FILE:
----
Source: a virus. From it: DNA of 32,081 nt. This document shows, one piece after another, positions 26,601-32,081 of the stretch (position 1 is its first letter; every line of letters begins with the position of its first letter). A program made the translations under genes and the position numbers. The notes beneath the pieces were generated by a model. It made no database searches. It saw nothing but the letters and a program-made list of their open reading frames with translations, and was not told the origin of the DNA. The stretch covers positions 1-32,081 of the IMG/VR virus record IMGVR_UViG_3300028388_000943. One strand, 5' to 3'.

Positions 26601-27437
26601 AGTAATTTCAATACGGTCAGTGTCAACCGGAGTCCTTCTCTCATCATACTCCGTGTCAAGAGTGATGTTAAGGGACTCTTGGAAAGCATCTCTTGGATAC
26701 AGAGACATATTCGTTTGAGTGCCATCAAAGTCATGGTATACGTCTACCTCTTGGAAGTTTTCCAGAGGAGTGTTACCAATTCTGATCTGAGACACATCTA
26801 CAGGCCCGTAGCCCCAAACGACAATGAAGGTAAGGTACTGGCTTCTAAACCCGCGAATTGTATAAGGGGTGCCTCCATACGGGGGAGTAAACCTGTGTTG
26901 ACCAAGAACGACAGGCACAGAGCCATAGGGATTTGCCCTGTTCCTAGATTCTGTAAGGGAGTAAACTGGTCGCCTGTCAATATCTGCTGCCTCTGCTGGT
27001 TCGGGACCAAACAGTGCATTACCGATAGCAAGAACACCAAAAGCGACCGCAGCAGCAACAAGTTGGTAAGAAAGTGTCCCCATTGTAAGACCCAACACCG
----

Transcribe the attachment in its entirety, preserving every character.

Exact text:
Source: a virus. From it: DNA of 32,081 nt. This document shows, one piece after another, positions 26,601-32,081 of the stretch (position 1 is its first letter; every line of letters begins with the position of its first letter). A program made the translations under genes and the position numbers. The notes beneath the pieces were generated by a model. It made no database searches. It saw nothing but the letters and a program-made list of their open reading frames with translations, and was not told the origin of the DNA. The stretch covers positions 1-32,081 of the IMG/VR virus record IMGVR_UViG_3300028388_000943. One strand, 5' to 3'.

Positions 26601-27437
26601 AGTAATTTCAATACGGTCAGTGTCAACCGGAGTCCTTCTCTCATCATACTCCGTGTCAAGAGTGATGTTAAGGGACTCTTGGAAAGCATCTCTTGGATAC
26701 AGAGACATATTCGTTTGAGTGCCATCAAAGTCATGGTATACGTCTACCTCTTGGAAGTTTTCCAGAGGAGTGTTACCAATTCTGATCTGAGACACATCTA
26801 CAGGCCCGTAGCCCCAAACGACAATGAAGGTAAGGTACTGGCTTCTAAACCCGCGAATTGTATAAGGGGTGCCTCCATACGGGGGAGTAAACCTGTGTTG
26901 ACCAAGAACGACAGGCACAGAGCCATAGGGATTTGCCCTGTTCCTAGATTCTGTAAGGGAGTAAACTGGTCGCCTGTCAATATCTGCTGCCTCTGCTGGT
27001 TCGGGACCAAACAGTGCATTACCGATAGCAAGAACACCAAAAGCGACCGCAGCAGCAACAAGTTGGTAAGAAAGTGTCCCCATTGTAAGACCCAACACCG